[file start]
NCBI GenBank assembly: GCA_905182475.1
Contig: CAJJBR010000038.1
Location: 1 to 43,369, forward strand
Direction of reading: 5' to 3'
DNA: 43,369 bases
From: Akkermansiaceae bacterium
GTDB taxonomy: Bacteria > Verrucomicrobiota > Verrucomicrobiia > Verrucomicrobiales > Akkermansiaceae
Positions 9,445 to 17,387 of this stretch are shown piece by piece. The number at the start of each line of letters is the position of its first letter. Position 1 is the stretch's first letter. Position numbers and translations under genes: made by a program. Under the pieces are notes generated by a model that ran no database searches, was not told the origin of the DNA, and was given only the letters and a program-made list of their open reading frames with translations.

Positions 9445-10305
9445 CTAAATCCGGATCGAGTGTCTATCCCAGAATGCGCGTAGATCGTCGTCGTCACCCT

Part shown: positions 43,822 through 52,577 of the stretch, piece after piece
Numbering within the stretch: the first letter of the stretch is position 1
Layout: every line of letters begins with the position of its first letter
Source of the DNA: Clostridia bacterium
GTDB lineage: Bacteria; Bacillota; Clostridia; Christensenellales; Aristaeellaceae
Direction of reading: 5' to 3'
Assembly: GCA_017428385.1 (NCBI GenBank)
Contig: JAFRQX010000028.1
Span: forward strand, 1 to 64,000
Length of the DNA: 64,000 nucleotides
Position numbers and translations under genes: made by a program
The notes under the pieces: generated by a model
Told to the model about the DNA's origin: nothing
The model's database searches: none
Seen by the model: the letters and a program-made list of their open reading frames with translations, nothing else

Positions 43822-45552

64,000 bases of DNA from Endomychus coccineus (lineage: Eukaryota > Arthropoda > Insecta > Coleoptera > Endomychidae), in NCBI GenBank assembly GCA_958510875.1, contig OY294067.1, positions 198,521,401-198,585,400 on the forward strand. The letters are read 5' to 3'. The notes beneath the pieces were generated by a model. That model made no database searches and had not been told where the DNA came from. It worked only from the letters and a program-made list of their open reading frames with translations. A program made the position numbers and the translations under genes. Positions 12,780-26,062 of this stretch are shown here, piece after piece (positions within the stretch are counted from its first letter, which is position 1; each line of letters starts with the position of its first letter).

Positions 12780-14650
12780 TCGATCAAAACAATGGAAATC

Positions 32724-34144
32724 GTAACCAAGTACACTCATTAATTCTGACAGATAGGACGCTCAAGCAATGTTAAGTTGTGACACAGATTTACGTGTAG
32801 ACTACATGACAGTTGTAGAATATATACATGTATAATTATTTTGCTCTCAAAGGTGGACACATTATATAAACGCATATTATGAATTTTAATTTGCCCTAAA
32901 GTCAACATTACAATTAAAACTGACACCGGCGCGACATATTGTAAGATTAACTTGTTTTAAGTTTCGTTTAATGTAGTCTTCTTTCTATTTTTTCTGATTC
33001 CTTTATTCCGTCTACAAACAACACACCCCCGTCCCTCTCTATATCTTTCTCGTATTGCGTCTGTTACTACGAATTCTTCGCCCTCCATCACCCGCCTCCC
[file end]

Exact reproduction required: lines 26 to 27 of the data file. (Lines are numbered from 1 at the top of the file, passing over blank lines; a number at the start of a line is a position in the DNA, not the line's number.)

Positions 43822-45552

64,000 bases of DNA from Endomychus coccineus (lineage: Eukaryota > Arthropoda > Insecta > Coleoptera > Endomychidae), in NCBI GenBank assembly GCA_958510875.1, contig OY294067.1, positions 198,521,401-198,585,400 on the forward strand. The letters are read 5' to 3'. The notes beneath the pieces were generated by a model. That model made no database searches and had not been told where the DNA came from. It worked only from the letters and a program-made list of their open reading frames with translations. A program made the position numbers and the translations under genes. Positions 12,780-26,062 of this stretch are shown here, piece after piece (positions within the stretch are counted from its first letter, which is position 1; each line of letters starts with the position of its first letter).